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International Law Concentration

The objective of the International Law and Practice Concentration is to educate the next generation of lawyers who will work in careers related to international law and its many sub-specialties in both public international law and private international law.

The concentration will provide students with robust and varied opportunities to learn and develop skills in international law-related practice areas.


In order to complete the concentration in International Law and Policy, a student must have satisfactorily completed (1) all mandatory core course requirements; and (2) a total of at least seventeen (17) total credit hours from (a) mandatory core courses, (b) designated elective courses, and© courses satisfying the experiential learning requirement.

Mandatory Core Courses. 

Students must satisfactorily complete all of the following courses for this Concentration:

  • International Law (Law 768)
  • International Business Transactions (Law 633) or International Trade Law (626)
  • International Human Rights (Law 701)
  • One of the following Study Abroad Programs: Comparative Brazilian Law (Law 603); Comparative Law in Mexico (Law 610) or; Geneva Study Abroad (Law 617)

Designated Elective Courses 

Students may select from the following courses for Concentration credit:

  • Immigration Law (Law 723)
  • Administrative Law (Law 764)
  • International Environmental Law (Law 613)
  • Jewish/Islamic Comparative Law (Law 614)
  • International Trade Law (Law 626)
  • International Business Transactions (Law 633)
  • Seminar: International Trade Regulation (Law 688B)
  • Seminar: National Security Law (Law 689X)
  • Seminar: Refugee & Asylum Law (Law 689B)
  • Seminar: Comparative/International Workplace Law (Law 689T)
  • Seminar: Sustainable Development (Law 689Y)
  • Special Topics: Courses Taught by McDougall Fellow

Additional Courses may be added with the consent of the Concentration Administrator.


Students must engage in research and produce a written paper or court document of no less than 25 pages on a topic related to an international law topic. This requirement can be satisfied by satisfactory completion and submission of a written document that falls within any of the following categories:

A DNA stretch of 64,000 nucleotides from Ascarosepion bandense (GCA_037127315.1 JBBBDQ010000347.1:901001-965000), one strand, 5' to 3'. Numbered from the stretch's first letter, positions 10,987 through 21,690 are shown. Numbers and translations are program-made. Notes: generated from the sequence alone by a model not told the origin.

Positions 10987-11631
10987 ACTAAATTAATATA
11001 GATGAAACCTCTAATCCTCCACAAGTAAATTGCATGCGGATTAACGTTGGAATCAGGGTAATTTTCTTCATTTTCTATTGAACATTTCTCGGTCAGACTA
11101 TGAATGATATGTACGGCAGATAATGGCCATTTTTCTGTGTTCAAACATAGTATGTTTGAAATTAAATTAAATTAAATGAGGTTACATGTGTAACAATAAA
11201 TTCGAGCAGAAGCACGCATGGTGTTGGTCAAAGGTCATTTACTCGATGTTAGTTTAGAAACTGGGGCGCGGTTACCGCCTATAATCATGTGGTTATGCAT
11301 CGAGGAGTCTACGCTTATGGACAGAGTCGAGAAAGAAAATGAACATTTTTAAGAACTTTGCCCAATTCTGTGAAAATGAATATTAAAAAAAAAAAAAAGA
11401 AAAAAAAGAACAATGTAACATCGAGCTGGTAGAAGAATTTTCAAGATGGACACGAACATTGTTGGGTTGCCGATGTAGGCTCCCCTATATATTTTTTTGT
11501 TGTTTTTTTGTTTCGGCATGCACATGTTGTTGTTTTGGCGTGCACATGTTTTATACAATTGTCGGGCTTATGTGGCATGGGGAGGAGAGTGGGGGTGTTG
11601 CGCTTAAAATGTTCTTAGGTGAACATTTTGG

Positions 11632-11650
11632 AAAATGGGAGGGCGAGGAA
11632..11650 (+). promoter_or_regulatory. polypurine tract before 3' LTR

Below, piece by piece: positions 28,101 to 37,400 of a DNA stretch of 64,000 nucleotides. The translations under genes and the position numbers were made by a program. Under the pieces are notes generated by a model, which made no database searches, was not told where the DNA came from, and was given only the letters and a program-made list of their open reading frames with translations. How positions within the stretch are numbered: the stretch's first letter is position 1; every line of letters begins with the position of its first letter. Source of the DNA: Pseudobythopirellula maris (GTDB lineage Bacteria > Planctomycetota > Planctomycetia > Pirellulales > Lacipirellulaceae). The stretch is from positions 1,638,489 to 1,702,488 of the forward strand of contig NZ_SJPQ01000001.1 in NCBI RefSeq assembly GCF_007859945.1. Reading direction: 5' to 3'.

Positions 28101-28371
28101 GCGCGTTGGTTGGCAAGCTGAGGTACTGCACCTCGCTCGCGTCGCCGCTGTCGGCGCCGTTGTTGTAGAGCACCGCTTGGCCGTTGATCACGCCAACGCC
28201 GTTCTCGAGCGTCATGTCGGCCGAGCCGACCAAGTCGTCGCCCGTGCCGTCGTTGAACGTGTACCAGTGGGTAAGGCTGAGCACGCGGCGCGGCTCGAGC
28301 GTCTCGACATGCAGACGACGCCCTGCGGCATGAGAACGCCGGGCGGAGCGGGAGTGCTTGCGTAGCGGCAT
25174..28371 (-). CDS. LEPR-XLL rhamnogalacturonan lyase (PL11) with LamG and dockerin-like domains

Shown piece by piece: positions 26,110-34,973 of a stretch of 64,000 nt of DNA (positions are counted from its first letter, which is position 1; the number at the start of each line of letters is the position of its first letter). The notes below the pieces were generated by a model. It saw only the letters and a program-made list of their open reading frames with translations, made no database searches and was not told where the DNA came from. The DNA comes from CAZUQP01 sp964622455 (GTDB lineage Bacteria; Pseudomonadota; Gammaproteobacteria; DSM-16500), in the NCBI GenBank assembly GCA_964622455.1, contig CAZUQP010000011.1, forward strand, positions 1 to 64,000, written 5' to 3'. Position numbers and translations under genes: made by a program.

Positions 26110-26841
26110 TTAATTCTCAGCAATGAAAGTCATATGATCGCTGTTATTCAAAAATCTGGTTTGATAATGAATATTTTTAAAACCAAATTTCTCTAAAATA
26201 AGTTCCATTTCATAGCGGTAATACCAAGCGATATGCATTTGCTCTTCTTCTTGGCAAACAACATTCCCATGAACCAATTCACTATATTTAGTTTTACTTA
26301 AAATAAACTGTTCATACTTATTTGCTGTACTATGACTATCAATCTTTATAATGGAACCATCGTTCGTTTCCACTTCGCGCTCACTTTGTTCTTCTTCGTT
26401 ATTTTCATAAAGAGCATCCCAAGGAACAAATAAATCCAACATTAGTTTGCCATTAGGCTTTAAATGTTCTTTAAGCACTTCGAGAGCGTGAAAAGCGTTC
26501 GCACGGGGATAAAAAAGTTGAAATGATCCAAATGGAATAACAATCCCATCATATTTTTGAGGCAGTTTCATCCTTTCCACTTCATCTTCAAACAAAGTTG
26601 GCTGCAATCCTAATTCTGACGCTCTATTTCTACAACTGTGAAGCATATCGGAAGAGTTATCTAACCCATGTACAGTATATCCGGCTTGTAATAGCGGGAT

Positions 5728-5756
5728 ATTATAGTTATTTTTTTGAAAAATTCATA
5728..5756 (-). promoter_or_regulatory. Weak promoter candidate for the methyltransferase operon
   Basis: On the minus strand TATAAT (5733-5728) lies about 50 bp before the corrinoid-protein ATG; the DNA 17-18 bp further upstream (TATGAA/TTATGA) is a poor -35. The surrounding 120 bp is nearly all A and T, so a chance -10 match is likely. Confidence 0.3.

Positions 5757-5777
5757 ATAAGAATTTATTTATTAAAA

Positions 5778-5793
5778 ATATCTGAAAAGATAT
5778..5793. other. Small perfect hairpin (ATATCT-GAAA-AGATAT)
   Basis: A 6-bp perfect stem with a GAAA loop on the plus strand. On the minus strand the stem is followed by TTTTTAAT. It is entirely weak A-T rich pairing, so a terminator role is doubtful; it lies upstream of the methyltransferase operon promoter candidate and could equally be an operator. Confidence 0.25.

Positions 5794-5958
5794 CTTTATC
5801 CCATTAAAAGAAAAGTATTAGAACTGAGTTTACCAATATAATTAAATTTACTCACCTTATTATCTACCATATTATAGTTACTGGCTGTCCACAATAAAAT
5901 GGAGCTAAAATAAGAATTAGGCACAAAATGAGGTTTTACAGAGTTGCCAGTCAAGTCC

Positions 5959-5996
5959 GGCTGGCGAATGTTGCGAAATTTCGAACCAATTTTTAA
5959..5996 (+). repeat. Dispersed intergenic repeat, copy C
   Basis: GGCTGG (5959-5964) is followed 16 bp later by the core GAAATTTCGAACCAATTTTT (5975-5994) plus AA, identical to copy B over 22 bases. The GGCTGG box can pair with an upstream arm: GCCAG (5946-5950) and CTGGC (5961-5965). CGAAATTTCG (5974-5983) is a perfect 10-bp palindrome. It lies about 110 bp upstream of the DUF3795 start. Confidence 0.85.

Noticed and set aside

• Qualifying paper in any Designated Elective Course or Seminar
  • Independent Study approved in accordance with the policies set forth in the WVU College of Law Handbook and overseen by a Concentration Faculty member
  • Law Review Note, with approval of the Concentration Administrator and with a faculty member as advisor
  • A Court Document, e.g. Amicus, Brief or Memorandum of Law (real or moot) with the approval of the Concentration Administrator and with a faculty member as advisor

The writing requirement requires input and approval from a faculty member and the Concentration Administrator, even if the writing was completed outside a formal class or independent study arrangement. A student may fulfill the writing requirement through an alternative method with the consent of the Concentration Administrator.

Experiential Learning 

Students must meet the following experiential learning requirement of no less than 2 credits, with no more than 5 credits from a clinic counting towards the 17 credit requirement. A student may fulfill this requirement through any of the following methods:

  • Participation in at least one year of the College of Law’s Jessup International Moot Court team (Law 652)


  • International Organization Externship (full- or part-time)
  • Government Agency Externship (full- or part-time – must be related to an area of international, comparative, or transnational law) Note: Any externship placements for the International Law Concentration must comply with the general rules of the externship program.


  • Immigration Clinic (Law 724)

A student may fulfill this Concentration requirement through an alternative method with the consent of the Concentration Administrator.

Other Requirements 

Students must also meet the following requirements:

  • Ten hours of related extracurricular or co-curricular activities, such as active participation in the International Law Students Association, by attending relevant meetings, hearings or speakers, administrative or other active participation in the international law-related events (e.g., symposia).

  • Students are strongly encouraged to gain competency in a foreign language in conjunction with pursuing this Concentration.
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